By Brannon S. Howse
One of the Ten Commandments is, “Thou shall not murder”; thus it stands to reason that God is opposed to war and nations going to war. False.
The Bible states that the government does not bear the sword in vain. Numerous verses throughout the Bible make it clear that capital punishment administered by the government, for those that have committed capital crimes, is Biblically acceptable. True.
The death penalty and waging war are two different aspects of one moral issue on which Christians are divided. We tend to think of them separately—we execute an individual for a crime or we go to war against a hostile nation—but from a Biblical standpoint, the two issues are closely related.
A few well-meaning Christians are pacifists and do not believe God wants them in the military. In case of war, being in military service would inevitably involve directly or indirectly killing people. For that reason, the American government allows true pacifists to claim “conscientious objector” status and avoid military service. Likewise, some serious Christians object to the death penalty, no matter what crime has been committed.
While these sentiments may seem admirable, it is a Biblical fact that God gives authority to governments to administer justice by means of capital punishment for murder and other serious crimes. It is also true that God directs the fates of nations through the exercise of judgment and war on those who have committed national evils.
Genesis recounts that God used capital punishment to judge a wicked and apostate world. He killed most of the earth’s population through a mega-flood, saving only Noah and his immediate family. Years later, in a precision strike, God blasted Sodom and Gomorrah for rampantly evil lifestyles.
In Exodus, God drowned Pharaoh’s army in the Red Sea to protect the Hebrews. Yet, never one to play favorites, He later broke open the ground and swallowed some Israelites who had been worshiping an idol and engaging in orgies.
God allows for killing another human being only in the cases of self-defense and capital punishment. Exodus 22:2, for instance, reads: “If the thief is found breaking in, and he is struck so that he dies, there shall be no guilt for his bloodshed.” And in Genesis 9:6 the responsibility for bringing justice to a victim of murder is given specifically to the assailant’s fellow human beings: “Whoever sheds man’s blood, by man his blood shall be shed; for in the image of God He made man.”
Some would argue that Jesus changed the way these things should be handled, but to show that capital punishment is still appropriate today, let’s look at the New Testament perspective. Romans 13:1-4 reads:
Let every soul be subject to the governing authorities. For there is no authority except from God, and the authorities that exist are appointed by God. Therefore whoever resists the authority resists the ordinance of God, and those who resist will bring judgment on themselves. For rulers are not a terror to good works, but to evil. Do you want to be unafraid of the authority? Do what is good, and you will have praise from the same. For he is God’s minister to you for good. But if you do evil, be afraid; for he does not bear the sword in vain; for he is God’s minister, an avenger to execute wrath on him who practices evil.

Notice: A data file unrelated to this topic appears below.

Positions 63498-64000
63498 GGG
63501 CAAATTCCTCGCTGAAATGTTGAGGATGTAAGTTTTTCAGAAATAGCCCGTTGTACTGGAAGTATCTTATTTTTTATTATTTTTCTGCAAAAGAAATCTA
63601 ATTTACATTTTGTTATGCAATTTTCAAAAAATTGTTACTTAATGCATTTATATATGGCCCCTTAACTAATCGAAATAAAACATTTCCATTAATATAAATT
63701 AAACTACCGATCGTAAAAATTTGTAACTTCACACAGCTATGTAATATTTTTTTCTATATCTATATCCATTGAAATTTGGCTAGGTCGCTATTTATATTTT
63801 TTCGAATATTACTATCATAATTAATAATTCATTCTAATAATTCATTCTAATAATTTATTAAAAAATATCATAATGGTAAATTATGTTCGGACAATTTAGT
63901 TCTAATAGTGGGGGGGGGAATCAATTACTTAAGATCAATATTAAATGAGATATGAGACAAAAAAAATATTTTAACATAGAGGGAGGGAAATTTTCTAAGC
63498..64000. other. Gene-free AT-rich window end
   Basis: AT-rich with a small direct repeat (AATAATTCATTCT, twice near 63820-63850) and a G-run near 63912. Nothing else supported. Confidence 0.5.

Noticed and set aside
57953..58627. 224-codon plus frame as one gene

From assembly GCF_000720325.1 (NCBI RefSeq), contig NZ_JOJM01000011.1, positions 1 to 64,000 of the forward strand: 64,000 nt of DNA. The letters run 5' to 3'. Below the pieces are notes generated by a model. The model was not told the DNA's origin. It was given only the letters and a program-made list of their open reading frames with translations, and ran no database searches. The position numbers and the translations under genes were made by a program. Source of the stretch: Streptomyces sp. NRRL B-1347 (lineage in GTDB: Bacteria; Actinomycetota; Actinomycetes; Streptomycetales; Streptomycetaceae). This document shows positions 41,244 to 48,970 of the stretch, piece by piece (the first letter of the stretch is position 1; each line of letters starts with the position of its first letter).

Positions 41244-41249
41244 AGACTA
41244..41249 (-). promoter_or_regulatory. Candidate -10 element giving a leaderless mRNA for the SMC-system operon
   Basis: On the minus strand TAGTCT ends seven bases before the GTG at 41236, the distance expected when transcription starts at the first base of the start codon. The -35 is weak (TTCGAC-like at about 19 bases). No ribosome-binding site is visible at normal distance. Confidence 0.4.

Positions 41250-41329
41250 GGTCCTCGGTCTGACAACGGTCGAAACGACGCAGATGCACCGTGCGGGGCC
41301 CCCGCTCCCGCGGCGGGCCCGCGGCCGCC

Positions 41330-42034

Paul is clear that the government has the God-given right to dispense justice, including capital punishment. In war, government will “carry the sword” to bring justice to those who have committed capital crimes. At times, it is also a form of national self-defense.
When President Bush sent troops into Afghanistan to capture or destroy terrorists who were involved in killing more than 3,000 Americans on September 11, 2001, the president was Biblically justified. The commander-in-chief of the United States has the Biblical and constitutional authority to use the country’s military to defend America. He may kill those who seek to kill us and bring justice to those who have killed innocent people. When President Bush invoked the term “a just war” to describe the war on terror after 9/11, his thinking was consistent with a Biblical perspective. The president is given the power of the sword and with it the responsibility to use it Biblically.
Justice is part of a Christian worldview, and there are times when bringing justice requires violence against individuals or nations that deserve such wrath. Bringing the sword to bear is a Biblical duty.
Copyright 2006 ©Brannon Howse. This content is for Situation Room members and is not to be duplicated in any form or uploaded to other websites without the express written permission of Brannon Howse or his legally authorized representative.